Naomi Kitahara, United Nations Population Fund (UNFPA) Representative in Việt Nam (first row, left) handed over the dignity kits to Nguyễn Thị Hà, Deputy Minister of Labour, Invalids and Social Affairs (first row, right). — Photo courtesy of the UNFPA
HÀ NỘI — More than 2,750 dignity kits were provided to the Ministry of Labour, Invalids and Social Affairs (MoLISA) on Monday morning, for distribution to women at risk of gender-based violence (GBV) in the context of COVID-19.
Generally, dignity kits contain menstrual pads, bath soap, multiple pairs of underwear, detergent powder, sanitary napkins, a flashlight, toothpaste, a toothbrush, and a comb, all housed inside a backpack or easy-to-carry bucket.
The sets were handed over by Naomi Kitahara, United Nations Population Fund (UNFPA) Representative in Việt Nam.
These sets will be sent to the Hải Dương Province Fatherland Front, Đông Anh District’s health centre in Hà Nội, and the Quảng Ninh Province social work centre.
This follows the UNFPA’s previous handovers of dignity kits to MoLISA to mitigate negative consequences of COVID-19 for women at risk of gender-based violence in floods-affected provinces in Việt Nam. Up to now, 16,246 women at risk of violence have received the dignity kits.
The National Study on Violence Against Women in Việt Nam in 2019 showed nearly two in three married women, or almost 63 per cent have experienced one or more forms of physical, sexual, emotional and economic violence and controlling behaviours by their husbands in their lifetime, and almost 32 per cent in the last 12 months. About 48 per cent of victims did not tell anyone about the violence they endured, and 90.4 per cent did not seek any help from public services. The productivity loss caused by violence against women was estimated at 1.81 per cent of gross domestic product (GDP) in 2018.
In Việt Nam, the Peace House hotline 1900 969 680 (a shelter run by the Việt Nam Women’s Union) and the Sunshine Hotline 1800 1769 (supported by MoLISA in collaboration with UNFPA in Quảng Ninh Province in partnership with Korea International Cooperation Agency - KOICA) have received twice as many calls for help over the past months compared to the same months in previous years.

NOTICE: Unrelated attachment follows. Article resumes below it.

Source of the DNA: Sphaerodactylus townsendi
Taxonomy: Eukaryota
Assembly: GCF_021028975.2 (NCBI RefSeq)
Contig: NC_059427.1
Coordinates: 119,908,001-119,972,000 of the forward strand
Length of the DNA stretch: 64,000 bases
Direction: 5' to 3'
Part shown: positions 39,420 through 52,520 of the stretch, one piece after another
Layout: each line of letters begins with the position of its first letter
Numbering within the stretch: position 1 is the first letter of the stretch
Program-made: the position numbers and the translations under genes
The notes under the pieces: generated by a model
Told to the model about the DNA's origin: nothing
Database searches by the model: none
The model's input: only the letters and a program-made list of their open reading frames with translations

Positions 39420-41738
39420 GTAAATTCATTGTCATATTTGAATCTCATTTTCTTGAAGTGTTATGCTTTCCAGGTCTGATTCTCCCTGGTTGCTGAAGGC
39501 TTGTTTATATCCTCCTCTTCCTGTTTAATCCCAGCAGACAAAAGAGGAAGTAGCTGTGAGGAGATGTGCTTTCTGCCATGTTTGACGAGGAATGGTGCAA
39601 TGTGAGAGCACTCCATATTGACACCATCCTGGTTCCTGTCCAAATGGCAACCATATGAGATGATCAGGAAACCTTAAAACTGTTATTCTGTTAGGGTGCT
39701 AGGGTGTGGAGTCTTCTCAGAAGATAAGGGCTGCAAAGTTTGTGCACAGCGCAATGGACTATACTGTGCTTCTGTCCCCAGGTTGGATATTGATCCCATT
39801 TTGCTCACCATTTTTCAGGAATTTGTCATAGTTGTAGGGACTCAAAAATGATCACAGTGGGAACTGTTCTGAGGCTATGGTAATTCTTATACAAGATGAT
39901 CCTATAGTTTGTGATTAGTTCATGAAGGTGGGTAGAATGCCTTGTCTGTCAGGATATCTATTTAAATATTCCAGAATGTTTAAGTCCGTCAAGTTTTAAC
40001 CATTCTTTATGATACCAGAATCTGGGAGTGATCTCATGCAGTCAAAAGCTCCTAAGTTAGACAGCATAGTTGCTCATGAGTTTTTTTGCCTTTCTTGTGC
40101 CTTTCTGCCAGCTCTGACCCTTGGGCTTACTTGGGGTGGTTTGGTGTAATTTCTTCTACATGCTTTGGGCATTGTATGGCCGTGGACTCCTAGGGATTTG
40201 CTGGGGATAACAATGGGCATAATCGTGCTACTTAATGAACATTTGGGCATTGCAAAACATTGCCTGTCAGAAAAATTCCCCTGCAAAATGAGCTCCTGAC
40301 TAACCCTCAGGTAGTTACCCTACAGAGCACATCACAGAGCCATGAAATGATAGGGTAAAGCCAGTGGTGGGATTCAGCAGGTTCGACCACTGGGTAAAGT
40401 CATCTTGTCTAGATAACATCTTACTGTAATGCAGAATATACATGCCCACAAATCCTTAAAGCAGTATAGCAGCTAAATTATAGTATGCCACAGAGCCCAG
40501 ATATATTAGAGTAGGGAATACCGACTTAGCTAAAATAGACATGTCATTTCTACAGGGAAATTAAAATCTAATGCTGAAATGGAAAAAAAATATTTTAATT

It has been reported that risks of physical abuse, as well as sexual abuse and exploitation against women and children, have increased substantially.
The dignity kit aims to safeguard the sexual and reproductive health and rights of women and girls, mitigate the risk of gender-based violence, and protect the dignity of women and girls adversely affected by a crisis.
“UNFPA is calling on the Government and partners to prioritise sexual and reproductive health of women and girls, address high risks of gender-based violence, and respond urgently to their special needs,” said Naomi Kitahara, UNFPA Representative in Việt Nam at the handover ceremony.
“Supporting people affected by humanitarian crises is not only the right thing but also the wise thing to do to save lives and build resilience to avoid COVID-19 from cycling back to the vulnerable people and communities around the globe. Frontline health workers must also be protected from COVID-19 and be provided with personal protective equipment to treat infected patients and continue to provide essential services,” she said. — VNS